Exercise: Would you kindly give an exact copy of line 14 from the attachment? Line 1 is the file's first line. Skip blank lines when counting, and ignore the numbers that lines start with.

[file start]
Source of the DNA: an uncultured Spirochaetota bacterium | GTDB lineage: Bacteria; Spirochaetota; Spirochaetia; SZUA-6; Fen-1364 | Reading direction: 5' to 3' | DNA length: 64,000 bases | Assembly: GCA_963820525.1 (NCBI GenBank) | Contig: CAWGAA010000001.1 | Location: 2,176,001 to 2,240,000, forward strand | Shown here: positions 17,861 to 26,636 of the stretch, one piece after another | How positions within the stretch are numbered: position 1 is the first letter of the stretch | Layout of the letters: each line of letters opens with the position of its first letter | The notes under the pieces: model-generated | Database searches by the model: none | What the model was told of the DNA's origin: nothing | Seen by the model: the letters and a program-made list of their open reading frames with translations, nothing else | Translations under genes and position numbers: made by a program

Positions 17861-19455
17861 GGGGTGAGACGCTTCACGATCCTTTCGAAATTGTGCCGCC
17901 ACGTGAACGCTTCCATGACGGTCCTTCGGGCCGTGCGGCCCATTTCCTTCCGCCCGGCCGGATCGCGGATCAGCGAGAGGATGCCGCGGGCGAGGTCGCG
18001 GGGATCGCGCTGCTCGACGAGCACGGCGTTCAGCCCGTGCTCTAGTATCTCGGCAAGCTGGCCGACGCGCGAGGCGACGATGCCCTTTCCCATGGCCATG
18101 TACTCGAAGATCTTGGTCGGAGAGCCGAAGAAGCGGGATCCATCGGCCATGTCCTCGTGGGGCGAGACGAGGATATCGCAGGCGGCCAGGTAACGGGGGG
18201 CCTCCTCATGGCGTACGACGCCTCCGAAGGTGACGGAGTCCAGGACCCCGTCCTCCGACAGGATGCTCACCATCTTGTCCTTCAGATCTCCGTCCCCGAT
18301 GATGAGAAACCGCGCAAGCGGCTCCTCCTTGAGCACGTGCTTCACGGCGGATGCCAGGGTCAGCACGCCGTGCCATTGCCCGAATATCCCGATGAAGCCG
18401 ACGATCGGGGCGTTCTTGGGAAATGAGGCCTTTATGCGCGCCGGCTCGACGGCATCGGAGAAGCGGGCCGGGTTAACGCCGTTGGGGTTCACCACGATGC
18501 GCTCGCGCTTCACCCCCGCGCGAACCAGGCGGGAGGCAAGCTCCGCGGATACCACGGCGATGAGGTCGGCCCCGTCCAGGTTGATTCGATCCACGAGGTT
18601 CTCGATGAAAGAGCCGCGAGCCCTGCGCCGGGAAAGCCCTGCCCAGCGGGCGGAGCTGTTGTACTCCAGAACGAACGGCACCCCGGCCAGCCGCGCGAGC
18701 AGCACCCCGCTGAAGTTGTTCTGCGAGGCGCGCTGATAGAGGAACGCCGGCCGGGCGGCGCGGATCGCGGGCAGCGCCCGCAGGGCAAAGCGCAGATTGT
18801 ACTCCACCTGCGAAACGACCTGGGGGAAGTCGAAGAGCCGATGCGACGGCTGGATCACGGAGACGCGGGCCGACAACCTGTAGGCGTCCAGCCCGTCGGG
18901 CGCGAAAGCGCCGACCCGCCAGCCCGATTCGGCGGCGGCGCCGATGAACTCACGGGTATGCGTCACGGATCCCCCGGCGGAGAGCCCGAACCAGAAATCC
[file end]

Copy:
18901 CGCGAAAGCGCCGACCCGCCAGCCCGATTCGGCGGCGGCGCCGATGAACTCACGGGTATGCGTCACGGATCCCCCGGCGGAGAGCCCGAACCAGAAATCC